For the quintessential NYC deli experiences, no place beats Katz's, on the corner of Houston (pronounced "how-stun") & Ludlow Sts. You're there specifically for the pastrami sandwich. When you enter, you will be given a ticket. Instead of opting for table service, do what the "natives" do and get on line for counter service. When you reach the counter, put a $1 for each sandwich in the counterman's tip cup – though not mandatory, it is a tradition -- and order pastrami on rye. He'll give you a piece to taste. If you like it (the best pastrami is juicy and has some fat on it), tell him o.k., and he'll make your sandwich, give you some sour pickles, and punch your ticket. Then, continue along the counter for sides – the cole slaw is good -- and drinks. Find seats at a table in the center of the room. (Tables along the wall have menus on them and are reserved for waiter service.) When you’re done, take your ticket to the cashier in front, where it’s cash only. To pay by credit card, go to the counter at the rear where the salamis are sold. Note: For the purposes of this tour, unless you have a gargantuan appetite, it would be best to share one sandwich in order to leave room for more tastings along the way.
When you exit Katz’s, turn left and continue along the same side of Houston St. You will come to Russ & Daughters, famous for all sorts of smoked fish and many other goodies. It's not a restaurant, but they make sandwiches to go.
After leaving the Russes, continue west a couple of blocks until you reach Yonah Schimmel's. Get a tasty potato knish, and make sure to ask them to heat it up.
Now it’s time for the quintessential NY drink – the egg cream. So, reverse yourself and head east on Houston until you come to Avenue A. (Note: Avenue A becomes Essex St. on the south side of Houston.) Turn left on A and head north until you get to the block between 7th St. and St. Mark’s Place. Look for a hole-in-the-wall candy shop, closer to 7th, with an overhead sign jutting into the street that says, “Belgian Fries.” (The place’s official name is Ray’s, but there is no signage to that effect.) One of the women behind the counter will make you a delicious chocolate egg cream.
When you’re finished licking your lips, go back to Houston St. and make a left (east) one block to Norfolk St. Turn right and walk down Norfolk until it ends at Grand St. Two places to look for at the corner of Grand and Norfolk: Kossar's, for freshly baked bialys (another very NY food) and the Donut Plant (self-explanatory).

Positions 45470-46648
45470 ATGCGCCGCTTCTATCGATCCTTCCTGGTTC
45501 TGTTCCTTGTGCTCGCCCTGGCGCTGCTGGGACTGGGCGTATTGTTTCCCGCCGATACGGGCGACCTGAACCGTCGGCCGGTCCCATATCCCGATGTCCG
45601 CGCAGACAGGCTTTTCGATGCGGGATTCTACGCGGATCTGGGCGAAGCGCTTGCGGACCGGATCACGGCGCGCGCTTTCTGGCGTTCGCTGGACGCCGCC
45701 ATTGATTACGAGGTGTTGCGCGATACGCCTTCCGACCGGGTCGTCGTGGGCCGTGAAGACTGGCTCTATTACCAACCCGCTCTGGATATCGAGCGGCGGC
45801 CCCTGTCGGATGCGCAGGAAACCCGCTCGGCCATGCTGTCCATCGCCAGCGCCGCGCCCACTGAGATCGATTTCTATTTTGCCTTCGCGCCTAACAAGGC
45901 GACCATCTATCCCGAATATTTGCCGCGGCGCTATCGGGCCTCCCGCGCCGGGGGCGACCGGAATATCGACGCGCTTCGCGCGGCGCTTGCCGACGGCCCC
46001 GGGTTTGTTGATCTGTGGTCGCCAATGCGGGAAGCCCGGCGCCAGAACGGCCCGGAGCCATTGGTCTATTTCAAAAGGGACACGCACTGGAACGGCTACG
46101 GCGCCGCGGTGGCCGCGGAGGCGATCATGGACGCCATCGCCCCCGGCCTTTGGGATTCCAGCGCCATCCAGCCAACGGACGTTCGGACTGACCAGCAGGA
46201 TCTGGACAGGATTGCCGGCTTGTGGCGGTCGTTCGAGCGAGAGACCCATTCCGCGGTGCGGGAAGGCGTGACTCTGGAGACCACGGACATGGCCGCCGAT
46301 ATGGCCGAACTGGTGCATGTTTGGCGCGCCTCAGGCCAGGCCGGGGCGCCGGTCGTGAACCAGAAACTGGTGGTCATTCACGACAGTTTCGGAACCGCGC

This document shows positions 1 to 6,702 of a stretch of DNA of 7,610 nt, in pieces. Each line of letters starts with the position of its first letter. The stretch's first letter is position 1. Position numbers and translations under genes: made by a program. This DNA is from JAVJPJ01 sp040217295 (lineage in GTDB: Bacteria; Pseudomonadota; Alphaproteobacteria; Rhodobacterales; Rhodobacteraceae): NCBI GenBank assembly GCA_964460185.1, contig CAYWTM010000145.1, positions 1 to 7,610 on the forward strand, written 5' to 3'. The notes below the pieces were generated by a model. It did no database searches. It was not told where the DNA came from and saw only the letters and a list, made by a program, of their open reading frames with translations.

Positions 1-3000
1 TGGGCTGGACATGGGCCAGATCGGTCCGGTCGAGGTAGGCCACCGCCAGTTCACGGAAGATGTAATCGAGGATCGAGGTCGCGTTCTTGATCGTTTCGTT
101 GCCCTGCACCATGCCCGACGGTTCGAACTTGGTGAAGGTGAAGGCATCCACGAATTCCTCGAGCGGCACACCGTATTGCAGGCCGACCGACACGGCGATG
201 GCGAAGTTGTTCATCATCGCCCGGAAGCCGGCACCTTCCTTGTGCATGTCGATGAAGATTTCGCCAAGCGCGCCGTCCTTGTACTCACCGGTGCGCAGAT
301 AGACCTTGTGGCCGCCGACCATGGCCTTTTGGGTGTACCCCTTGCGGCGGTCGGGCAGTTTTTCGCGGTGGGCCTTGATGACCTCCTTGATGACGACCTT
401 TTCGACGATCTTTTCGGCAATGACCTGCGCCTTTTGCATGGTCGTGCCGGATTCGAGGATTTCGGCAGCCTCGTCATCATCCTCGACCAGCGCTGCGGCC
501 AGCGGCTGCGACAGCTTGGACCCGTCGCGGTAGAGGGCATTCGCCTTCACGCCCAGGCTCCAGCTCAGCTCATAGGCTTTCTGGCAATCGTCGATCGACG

Next, walking west along Grand St., you will come to Orchard St. Turn right. At 87 Orchard, snack on a pickle from Gus's World Famous Pickles.
Then, continue to 97 Orchard, b/t Broome & Delancey, where you will find the Tenement Museum. The tour will show you what life was like for immigrants to NYC at the beginning of the 20th century. ( http://www.tenement.org
Once you have finished the tour, Il Laboratorio del Gelato, right next door at 95 Orchard, is a must for some of the best gelato anywhere.
If your sweet tooth is still not completely satisfied, the final stop on this tour should do it. Continue ahead (north) on Orchard, crossing Delancey, then one more block to Rivington St. Make a right and you will find Economy Candy at 145 Rivington.
Note: It’s best not to take this tour on a Saturday since some of the spots are closed because of religious observance. Also, Donut Plant is closed on Mondays.
Enjoy your visit to NYC and Bon Appetit!
you should make sure to have a meal at Al Di La. i wouldn't say that it is cheap eats. it is a two star rated joint and is right up there with some of the best italian you will get in the city. i would also suggest that you put Franny's on the list. they are serving some of the best pizza in NYC.
you might also try Suba. it is one of the best new restaurants in the city and worth the trip.
Ooh, instead of Daisy Mae's, I'd go for Hill Country or RUB. Definitely better, imho. Both are in the 20s. And if you're out in Park Slope, Smoke Joint is close by in Fort Greene.
The pizza place in Park Slope might be Franny's. You can do a search about it in the Outer Boroughs. I liked it, but have heard complaints about the price.
For affordable Italian, Al Di La is great, as is the $25 prix fixe dinner at Tempo.
Second Momofuku Ssam, Yakitori Totto, and Crispo!
If you're a Bourdain fan, he seems to like Prune in the Lower East Side.
Good idea DE, nice lunch and a bar dinner sounds great, brilliant!...I'm coming down from Toronto, BBQ is attempted but not done well, after the rib fest I went to last summer I've seen the light, and I'm jones'n!!...thanks aswell for the Shake Shack point mahalan, if I'm near by and hungry I'll hit it but not worth a special trip I gather...
I always head to NYC with a list of places and I never make it to half of them. It's good to have a list of places you can count on...don't get me wrong. But nothing beats walking through town and letting you eyes and nose make the decision for you.
That being said, if you plan to do a little "thrift" shopping on Canal Street try The Excellent Dumpling House (just south of Canal on Lafayette). Fantastic food at good prices (although a little greasy). But don't get too comfortable. They're always busy and they're all about turning tables.